Because we moved a fair bit of logic from the view controllers of the project into the view models, we gained an important advantage, improved testability. As I mentioned earlier, unit testing view controllers is known to be difficult. View models, however, are easy to test. And that's what I'll show you in the next few episodes.

Episode 15

Testing Your First View Model

07:31

In this episode, we test the view models of the settings view controller. We start with the SettingsViewTimeViewModel struct. Create a new file in the Test Cases group we created in the previous episode and choose the Unit Test Case Class template.

Episode 16

Using Stubs for Better Unit Tests

07:17

Testing the DayViewViewModel struct isn't very different from testing the view models of the SettingsViewController class. The only tricky aspect is instantiating a DayViewViewModel instance in a unit test.

Episode 17 Plus

A Few More Unit Tests

03:45

Writing units tests for the view models of the WeekViewController class is just as easy as writing unit tests for the DayViewViewModel struct. We start with the unit tests for the WeekViewViewModel struct.

Episode 18

Taking MVVM to the Next Level

05:08

You should now have a good understanding of what MVVM is and how it can be used to cure some of the problems MVC suffers from. But we can do better. Up until now, data in the application has flown in one direction. The view controller asks the view model for data and populates the view it manages. This is fine and many projects can greatly benefit from this implementation of the Model-View-ViewModel pattern.

Episode 19 Plus

What Are the Options

02:23

The question we need to answer in the next few episodes is "How can we tie everything together?" This is a problem many developers new to the Model-View-ViewModel pattern struggle with. It's not difficult to use the Model-View-ViewModel pattern to push data from the controller layer to the view layer. We've already covered that extensively in this series. But how do you respond to user interactions or changes of the environment, and update the user interface? Automatically.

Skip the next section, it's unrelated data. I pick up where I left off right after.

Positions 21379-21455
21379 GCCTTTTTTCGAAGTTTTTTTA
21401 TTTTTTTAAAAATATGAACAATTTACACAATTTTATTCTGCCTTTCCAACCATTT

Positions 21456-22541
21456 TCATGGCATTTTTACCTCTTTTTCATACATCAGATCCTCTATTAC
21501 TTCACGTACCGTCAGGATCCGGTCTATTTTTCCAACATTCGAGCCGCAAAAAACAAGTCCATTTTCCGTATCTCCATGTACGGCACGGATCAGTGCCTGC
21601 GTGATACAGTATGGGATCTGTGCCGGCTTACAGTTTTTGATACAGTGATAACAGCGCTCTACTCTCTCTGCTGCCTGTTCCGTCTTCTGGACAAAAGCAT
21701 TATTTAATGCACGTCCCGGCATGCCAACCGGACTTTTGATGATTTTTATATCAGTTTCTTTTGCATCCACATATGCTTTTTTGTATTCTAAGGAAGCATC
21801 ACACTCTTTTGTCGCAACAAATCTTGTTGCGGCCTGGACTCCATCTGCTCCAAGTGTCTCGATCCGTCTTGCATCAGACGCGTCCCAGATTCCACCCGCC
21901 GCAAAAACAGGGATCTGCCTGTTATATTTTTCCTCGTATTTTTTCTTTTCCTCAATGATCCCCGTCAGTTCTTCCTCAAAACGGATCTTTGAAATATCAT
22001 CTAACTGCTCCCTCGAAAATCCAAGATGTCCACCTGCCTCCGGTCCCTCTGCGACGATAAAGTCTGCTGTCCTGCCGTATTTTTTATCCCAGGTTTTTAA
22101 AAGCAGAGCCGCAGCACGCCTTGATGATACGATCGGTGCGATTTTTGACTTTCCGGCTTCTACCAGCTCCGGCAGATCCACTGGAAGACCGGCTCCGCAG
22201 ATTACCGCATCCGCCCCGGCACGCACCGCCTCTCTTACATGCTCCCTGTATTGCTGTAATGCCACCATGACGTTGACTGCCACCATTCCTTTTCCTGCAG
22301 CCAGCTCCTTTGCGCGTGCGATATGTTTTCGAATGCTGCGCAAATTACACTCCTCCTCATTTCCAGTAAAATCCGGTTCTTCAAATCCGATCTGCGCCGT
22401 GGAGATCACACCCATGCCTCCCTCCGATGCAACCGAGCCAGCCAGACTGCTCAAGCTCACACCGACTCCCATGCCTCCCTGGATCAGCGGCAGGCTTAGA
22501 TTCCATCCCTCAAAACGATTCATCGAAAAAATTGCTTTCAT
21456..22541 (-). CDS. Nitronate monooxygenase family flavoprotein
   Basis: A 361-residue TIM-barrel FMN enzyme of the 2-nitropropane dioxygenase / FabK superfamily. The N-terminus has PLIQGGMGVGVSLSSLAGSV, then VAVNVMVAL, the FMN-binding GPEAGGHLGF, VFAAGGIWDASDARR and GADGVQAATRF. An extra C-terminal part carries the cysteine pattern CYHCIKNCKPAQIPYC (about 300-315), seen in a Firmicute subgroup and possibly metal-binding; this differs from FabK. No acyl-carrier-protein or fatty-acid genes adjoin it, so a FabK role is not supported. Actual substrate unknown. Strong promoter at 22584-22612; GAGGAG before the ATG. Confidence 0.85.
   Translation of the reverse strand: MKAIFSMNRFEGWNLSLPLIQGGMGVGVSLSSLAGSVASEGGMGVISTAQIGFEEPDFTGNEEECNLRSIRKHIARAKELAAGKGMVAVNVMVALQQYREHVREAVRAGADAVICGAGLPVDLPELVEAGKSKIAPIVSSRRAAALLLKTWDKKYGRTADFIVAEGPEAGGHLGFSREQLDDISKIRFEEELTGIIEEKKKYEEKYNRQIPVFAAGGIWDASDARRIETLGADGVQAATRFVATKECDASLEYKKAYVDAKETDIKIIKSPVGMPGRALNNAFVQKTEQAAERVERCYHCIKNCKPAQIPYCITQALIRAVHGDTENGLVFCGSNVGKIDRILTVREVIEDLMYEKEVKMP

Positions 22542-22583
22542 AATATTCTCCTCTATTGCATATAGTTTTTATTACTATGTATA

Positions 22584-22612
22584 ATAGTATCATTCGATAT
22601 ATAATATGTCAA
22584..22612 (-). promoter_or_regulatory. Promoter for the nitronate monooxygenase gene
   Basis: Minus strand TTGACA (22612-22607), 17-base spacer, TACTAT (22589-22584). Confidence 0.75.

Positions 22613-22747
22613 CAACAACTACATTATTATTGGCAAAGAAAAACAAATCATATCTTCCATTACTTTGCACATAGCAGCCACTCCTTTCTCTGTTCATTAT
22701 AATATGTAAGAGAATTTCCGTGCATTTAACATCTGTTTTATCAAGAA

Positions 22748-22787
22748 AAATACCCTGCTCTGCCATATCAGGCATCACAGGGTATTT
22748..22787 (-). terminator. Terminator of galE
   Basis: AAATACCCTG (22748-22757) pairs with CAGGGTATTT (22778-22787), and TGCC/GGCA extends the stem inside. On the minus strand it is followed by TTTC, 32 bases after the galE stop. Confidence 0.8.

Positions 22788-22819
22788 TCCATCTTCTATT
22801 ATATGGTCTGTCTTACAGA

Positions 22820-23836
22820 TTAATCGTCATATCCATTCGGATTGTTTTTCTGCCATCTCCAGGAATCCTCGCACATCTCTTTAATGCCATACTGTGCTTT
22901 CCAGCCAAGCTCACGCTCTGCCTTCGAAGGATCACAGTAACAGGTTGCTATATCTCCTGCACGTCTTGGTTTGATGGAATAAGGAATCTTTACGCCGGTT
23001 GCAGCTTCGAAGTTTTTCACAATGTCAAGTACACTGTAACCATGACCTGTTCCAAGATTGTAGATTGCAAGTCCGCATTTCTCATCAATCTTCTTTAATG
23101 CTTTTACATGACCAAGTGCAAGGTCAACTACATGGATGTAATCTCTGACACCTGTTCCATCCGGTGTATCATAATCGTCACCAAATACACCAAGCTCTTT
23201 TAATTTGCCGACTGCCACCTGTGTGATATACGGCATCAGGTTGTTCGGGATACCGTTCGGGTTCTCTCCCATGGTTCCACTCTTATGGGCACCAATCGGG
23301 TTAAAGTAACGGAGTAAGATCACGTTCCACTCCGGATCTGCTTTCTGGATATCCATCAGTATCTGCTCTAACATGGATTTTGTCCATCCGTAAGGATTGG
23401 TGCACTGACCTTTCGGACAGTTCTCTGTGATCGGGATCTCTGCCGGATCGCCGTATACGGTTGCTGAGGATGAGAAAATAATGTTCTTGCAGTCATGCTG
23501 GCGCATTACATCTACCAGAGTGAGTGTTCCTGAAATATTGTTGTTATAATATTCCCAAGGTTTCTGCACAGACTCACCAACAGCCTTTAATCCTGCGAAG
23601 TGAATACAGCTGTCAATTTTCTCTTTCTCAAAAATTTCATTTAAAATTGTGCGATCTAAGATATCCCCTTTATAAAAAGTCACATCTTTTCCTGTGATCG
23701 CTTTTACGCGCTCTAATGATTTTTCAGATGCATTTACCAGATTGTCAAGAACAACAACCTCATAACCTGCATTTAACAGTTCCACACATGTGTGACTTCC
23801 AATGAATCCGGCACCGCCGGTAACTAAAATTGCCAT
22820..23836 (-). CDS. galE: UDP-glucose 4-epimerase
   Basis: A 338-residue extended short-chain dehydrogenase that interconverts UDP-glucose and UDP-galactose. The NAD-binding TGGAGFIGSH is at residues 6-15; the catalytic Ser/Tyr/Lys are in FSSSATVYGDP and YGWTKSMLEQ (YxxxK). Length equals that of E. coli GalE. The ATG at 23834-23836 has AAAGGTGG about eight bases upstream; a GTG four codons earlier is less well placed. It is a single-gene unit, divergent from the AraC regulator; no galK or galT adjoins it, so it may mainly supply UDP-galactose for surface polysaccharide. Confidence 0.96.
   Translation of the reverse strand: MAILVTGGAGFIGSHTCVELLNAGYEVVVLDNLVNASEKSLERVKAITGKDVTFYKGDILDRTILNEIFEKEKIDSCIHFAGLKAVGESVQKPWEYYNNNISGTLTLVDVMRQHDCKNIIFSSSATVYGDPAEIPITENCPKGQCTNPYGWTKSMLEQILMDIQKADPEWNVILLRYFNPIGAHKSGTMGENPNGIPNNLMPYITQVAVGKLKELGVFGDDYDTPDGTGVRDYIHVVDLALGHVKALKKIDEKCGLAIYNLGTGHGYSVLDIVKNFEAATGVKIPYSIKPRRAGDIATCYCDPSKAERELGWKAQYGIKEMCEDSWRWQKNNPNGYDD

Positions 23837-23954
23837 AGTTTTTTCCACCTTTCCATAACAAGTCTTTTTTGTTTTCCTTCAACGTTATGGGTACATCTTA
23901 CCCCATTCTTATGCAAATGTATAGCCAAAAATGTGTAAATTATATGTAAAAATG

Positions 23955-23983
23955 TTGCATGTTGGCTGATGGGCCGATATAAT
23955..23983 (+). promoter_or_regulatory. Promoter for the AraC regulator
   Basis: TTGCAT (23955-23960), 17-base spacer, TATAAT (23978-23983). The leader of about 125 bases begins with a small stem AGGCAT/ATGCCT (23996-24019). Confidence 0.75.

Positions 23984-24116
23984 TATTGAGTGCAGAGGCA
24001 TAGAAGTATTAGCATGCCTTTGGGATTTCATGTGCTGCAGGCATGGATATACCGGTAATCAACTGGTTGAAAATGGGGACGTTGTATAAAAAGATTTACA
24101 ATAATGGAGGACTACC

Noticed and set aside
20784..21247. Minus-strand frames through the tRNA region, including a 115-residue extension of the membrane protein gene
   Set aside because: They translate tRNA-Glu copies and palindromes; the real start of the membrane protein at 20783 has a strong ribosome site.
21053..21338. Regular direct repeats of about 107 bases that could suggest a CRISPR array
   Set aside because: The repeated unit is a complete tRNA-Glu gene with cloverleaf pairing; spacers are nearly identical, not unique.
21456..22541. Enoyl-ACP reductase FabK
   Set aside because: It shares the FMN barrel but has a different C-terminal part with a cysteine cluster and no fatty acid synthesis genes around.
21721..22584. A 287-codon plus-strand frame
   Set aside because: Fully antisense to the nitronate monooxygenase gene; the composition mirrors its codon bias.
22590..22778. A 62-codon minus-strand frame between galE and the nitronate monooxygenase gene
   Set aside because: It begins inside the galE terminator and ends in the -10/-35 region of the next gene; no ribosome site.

Episode 20 Plus

DIY Bindings

06:48

Before we use RxSwift to implement the Model-View-ViewModel pattern, I want to show you how you can use closures to implement a custom solution. I usually refer to this solution as "DIY bindings" or "Do It Yourself bindings".

Episode 21 Plus

Refactoring the Add Location View Controller

04:41

It's time to refactor the AddLocationViewController class. We start by removing any references to the Core Location framework, including the geocoder property, the geocode(addressString:) method, and the processResponse(withPlacemarks:error:) method.

Episode 22

Why RxSwift

01:51

Before we refactor the AddLocationViewViewModel class, I'd like to take a few minutes to explain my motivation for using RxSwift and RxCocoa. There are several reasons.

Episode 23 Plus

Integrating RxSwift and RxCocoa

01:44

There are several options to integrate RxSwift and RxCocoa into a project. The README of the RxSwift project shows you the different possibilities. I mostly use CocoaPods and that's the approach I take in this series. If you'd like to follow along with me, make sure you have CocoaPods installed. You can find more information about installing CocoaPods on the CocoaPods website.

Episode 24 Plus

Refactoring the View Model

06:14

Make sure you open the workspace CocoaPods created for us in the previous episode. Open AddLocationViewViewModel.swift and add an import statement for RxSwift and RxCocoa at the top.

Episode 26

Protocol Oriented Programming and Dependency Injection

05:48

If we want to test the AddLocationViewViewModel class, we need the ability to stub the responses of the geocoding requests we make to Apple's location services. Only then can we write fast and reliable unit tests. Being in control of your environment is essential if your goal is creating a robust test suite.

Episode 27 Plus

Testing and Mocking

06:51

It's time to unit test the AddLocationViewViewModel class. Create a new unit test case class in the Test Cases group of the CloudyTests target and name it AddLocationViewViewModelTests.swift.

Episode 28 Plus

Where to Go From Here

05:40

You've reached the end of the series and you should now have a good understanding of the Model-View-ViewModel pattern and how it compares to the Model-View-Controller pattern. In this series, we refactored Cloudy. We transitioned the project from the Model-View-Controller pattern to the Model-View-ViewModel pattern. But what did we gain? Was it worth the effort?